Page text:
THE CO-ORDINATED strikes on June 30th have put strike action back on the agenda. Business Secretary Vince Cable recently threatened to tighten the law if big strikes take place, while media commentators have been falling over themselves to label strike action a relic from a bygone age. So what are strikes, and why are they important now?
Put simply, a strike is a co-ordinated stoppage at work. In response to a grievance workers act collectively, refusing to work and attempting to prevent others from working. This can take the form of persuasion or, in instances where more is at stake, physically preventing those who seek to continue to work (“scabs”) from doing so. A picket line is a group of strikers (“pickets”) who congregate at the entrance of the workplace and attempt to enforce the strike. Usually, strikes are organised and led by trade unions – however, many of the most important and militant actions have either started out or later spread beyond union control. These unofficial actions are known as “wildcat” strikes.
Historically, the strike has been one of the most powerful weapons available to workers (see timeline below). The idea behind strike action is simple and powerful: if the terms and conditions of work are not acceptable to workers then no work shall be done.
Strikes have been recorded as long as there have been class societies. The earliest recorded strike was documented in Egyptian scrolls from 1152 BC, when artisans on Royal tombs demanded wage increases and won. Strikes have been important in winning significant reforms such as the eight-hour day and in toppling dictators (like recently in Egypt).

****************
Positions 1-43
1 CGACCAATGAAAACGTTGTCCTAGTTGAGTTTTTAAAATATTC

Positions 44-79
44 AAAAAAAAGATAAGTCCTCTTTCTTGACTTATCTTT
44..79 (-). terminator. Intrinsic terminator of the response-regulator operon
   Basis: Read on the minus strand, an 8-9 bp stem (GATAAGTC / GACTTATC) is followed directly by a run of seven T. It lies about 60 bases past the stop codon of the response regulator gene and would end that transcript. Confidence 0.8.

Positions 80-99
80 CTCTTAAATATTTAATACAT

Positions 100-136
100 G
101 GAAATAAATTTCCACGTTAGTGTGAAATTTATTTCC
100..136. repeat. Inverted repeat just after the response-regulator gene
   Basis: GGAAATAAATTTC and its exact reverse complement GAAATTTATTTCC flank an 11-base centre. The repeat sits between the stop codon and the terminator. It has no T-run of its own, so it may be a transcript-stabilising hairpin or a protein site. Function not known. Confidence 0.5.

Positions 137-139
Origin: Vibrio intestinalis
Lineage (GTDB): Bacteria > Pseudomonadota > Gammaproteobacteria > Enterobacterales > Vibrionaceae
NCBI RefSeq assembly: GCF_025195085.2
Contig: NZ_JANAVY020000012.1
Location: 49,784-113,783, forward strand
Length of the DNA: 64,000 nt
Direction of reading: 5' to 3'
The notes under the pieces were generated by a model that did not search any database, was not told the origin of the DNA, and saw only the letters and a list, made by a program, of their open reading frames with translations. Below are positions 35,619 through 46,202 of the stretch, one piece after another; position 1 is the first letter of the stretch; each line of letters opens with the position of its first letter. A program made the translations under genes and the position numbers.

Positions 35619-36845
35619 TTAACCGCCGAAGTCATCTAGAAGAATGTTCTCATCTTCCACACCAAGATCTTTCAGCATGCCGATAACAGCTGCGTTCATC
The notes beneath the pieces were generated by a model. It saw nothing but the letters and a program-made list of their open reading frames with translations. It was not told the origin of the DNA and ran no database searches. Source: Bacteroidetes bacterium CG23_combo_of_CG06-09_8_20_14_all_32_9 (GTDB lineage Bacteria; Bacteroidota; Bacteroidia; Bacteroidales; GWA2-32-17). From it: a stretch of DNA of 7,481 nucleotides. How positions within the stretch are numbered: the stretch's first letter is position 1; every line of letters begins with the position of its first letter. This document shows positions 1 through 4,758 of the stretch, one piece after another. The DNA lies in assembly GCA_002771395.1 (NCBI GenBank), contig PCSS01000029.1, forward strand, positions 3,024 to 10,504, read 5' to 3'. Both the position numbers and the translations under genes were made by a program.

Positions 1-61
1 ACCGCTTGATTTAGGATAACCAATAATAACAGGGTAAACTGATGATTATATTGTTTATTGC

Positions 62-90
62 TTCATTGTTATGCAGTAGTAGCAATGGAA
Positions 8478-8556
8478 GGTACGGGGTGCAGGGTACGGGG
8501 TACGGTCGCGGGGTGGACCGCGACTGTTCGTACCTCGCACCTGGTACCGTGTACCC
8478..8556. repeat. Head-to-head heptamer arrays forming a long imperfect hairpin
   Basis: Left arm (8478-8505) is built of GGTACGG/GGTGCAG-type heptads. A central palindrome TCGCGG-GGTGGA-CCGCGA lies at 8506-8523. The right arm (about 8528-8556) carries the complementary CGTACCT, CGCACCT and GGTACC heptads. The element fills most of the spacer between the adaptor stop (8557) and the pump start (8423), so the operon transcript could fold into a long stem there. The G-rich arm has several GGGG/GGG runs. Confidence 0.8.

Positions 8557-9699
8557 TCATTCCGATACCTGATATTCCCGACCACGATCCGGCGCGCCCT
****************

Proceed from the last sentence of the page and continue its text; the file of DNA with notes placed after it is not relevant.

Much of Europe is currently seeing vigorous strike action in response to austerity measures. The rhetoric from politicians, mainstream media and captains of industry make one thing clear: bosses are terrified of strikes. Few topics muster the same hysterical, blustering condemnation than the threat of strike action. Even nominally left wing newspapers such as the Guardian are only supportive of strikes once they’re safely in the past. This fear is well founded. Their wealth and power derives from our labour. This is never more clearly illustrated than when we withdraw it, disrupting the economy and shaking the foundations they rely on.
A strike is a direct challenge to capitalist society – a society where we sell our lives hour by hour to a boss who will profit off of us. Denying them this and their control over our day to day lives is a challenge to their domination of society, and is an expression of our collective power as workers. Where normally we feel powerless and out of control of our own lives, collective action such as strikes show us the potential for change.
Most strikes begin under union control, and some union controlled disputes win significant victories. However, they also impose limits upon just how far strikes can go. Trade unions need to preserve their positions as ‘respectable’ representatives of the workforce. They are forced to act within a strict legal framework, which prevents them from escalating to more militant tactics such as occupations, or spreading the dispute to sympathetic workplaces. Often, union leaderships will only call strikes in the face of mass pressure from the membership, and these strikes often take on ineffective forms, such as the tokenistic one day strikes that most modern industrial action consists of (see chart to the right). Short strikes have limited power as they put little pressure on employers. Work can be ‘caught up’ when people return to their jobs and the status quo maintained.
When bosses or the government see a strike spreading ‘out of control’ - like the Lindsey Oil Refinery wildcats in 2009 – they rush to offer concessions. For strikes to be truly effective, they need to be controlled directly by those involved, and spread as widely and as quickly as possible. Workers can’t rely on anyone, even their own union leaders, to win for them.